By Dawn Onley
A white boy around 11 years old, who lived a block away, called me the “N” word one summer day. I told him to shut up, but when he used it again, I told him he was talking about himself.
He stared at me as if he could spit and then he said: ““If Abraham Lincoln wouldn’t have freed you, you’d be picking cotton in my backyard right now.”
I hadn’t done anything to him. I had simply rode my bike up his street, in the way that carefree, 13-year-old girls do, and he wanted me to know he wasn’t fond of that.
“Stay on your own block,” he said.
He wasn’t a stranger; I had played ball with him before. He had a bad temper, which usually flared when he lost at something, and he was the neighborhood bully. It was the first time he had hurled racist language my way.
His words surprised and then stung me, but I wasn’t scared of him and I was too angry to cry. I looked up the street to see if anyone was out. I didn’t see anyone. Not trusting that I could physically beat him and not seeing help in case I couldn’t, I made a calculated decision to ride away as he walked across the street approaching me. I heard his laughter and taunts as I pedaled towards home.
He became a police officer. I think about him sometimes and wonder what he would say to me today if I saw him again; whether he still harbors the same feelings as he’s out patrolling the streets. Whether he remembers. It’s something I could never forget.
Racism, like all other forms of hatred, is a learned behavior. Kids aren’t born racist. At his young age, it is likely he heard a family member use the “N” word, for him to use it with such ease. It’s likely he heard someone turn the phrase “picking cotton in my backyard” before he uttered it.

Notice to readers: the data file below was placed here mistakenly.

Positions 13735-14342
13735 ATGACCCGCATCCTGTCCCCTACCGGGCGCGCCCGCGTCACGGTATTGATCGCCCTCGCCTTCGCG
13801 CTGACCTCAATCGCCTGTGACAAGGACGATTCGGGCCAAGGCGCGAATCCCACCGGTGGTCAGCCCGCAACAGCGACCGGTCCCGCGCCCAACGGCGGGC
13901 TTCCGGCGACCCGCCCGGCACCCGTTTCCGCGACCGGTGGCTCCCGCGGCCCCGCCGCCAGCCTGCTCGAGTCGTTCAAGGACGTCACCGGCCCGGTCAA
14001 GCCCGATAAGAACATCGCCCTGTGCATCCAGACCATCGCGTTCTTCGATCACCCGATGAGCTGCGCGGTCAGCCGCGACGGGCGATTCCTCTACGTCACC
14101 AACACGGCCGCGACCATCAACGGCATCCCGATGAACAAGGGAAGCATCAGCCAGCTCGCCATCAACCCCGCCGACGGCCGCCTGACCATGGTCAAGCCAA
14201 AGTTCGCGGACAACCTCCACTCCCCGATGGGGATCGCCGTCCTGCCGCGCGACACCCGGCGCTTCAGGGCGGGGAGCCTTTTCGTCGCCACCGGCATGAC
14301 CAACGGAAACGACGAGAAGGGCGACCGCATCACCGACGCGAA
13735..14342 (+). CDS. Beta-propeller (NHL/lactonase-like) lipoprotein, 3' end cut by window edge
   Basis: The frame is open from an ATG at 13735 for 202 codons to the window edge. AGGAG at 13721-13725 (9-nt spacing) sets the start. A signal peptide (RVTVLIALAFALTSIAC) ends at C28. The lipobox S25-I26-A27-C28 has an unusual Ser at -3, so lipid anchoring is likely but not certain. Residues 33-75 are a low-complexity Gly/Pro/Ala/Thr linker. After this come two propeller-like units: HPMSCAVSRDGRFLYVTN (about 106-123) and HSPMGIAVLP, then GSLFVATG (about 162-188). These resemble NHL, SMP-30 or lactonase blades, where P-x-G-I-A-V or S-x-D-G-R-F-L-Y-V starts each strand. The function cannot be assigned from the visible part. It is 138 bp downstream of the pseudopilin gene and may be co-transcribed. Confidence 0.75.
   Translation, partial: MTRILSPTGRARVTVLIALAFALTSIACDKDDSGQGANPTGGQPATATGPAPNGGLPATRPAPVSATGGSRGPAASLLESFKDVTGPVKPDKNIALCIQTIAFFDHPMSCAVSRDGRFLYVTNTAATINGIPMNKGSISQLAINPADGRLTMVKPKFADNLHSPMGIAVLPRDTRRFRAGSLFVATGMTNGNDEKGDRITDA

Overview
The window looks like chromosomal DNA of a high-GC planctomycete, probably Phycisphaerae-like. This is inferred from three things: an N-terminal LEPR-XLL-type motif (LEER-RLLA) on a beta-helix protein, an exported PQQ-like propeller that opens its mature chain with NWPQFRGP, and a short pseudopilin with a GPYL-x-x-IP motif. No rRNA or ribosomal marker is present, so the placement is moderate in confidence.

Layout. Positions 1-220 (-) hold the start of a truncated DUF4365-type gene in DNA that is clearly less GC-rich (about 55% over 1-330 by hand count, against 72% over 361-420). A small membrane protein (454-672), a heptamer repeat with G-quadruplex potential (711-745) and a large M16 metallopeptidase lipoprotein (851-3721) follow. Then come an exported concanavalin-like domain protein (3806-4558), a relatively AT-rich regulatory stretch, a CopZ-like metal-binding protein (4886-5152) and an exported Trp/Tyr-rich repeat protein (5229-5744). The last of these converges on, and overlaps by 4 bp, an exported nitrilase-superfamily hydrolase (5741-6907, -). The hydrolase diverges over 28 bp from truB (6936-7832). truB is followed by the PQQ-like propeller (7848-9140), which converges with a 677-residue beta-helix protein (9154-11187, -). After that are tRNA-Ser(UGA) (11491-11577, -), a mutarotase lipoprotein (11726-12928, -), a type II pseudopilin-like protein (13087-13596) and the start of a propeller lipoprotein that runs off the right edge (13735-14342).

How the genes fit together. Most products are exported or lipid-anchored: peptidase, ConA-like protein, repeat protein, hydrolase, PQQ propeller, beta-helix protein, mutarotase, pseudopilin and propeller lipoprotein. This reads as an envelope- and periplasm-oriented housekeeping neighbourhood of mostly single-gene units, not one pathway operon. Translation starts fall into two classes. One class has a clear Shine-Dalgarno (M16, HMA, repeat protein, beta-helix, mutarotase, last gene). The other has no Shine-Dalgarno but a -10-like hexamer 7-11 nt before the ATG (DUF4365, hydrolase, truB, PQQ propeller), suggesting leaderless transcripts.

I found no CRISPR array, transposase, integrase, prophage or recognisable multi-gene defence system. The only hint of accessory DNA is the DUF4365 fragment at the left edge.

It was a nasty experience for sure, but far from the only racist encounter I experienced as a child or young adult. There was my piano teacher’s mom who shouted racist epithets at me during one piano practice. There was the time I covered a Ku Klux Klan rally as a young reporting intern. There were tons of racial jokes over the years — from classmates to colleagues — which were usually said from the comfort of a majority perch, sometimes even a supervisory one.
We are all shaped, in part, by our experiences – good and bad. There are learning opportunities from both as well. The key is to use negative experiences to strengthen our resolve. To go through the pain without allowing the pain to go through us.
I believe the key is to forgive often, and to never forget that love is the antidote to hate. Especially during the times when love is the hardest thing to do.
As long as we all know who we are, who cares that a little 11-year-old boy couldn’t see the divine within me, and the demon within himself? His words hurt, but they could never stop me from becoming who I was destined to become. They could never dim the light within my spirit.
It’s been more than 50 years since Martin Luther King’s “I Have A Dream” speech. Racial progress has been made, there’s no doubt. But changing a person’s heart is a tougher thing to measure. Only God knows a person’s heart, although we get glimpses of it, from time to time.
From each of my negative experiences I learned that it didn’t matter what I was called. What mattered was what I call myself.
A child of God.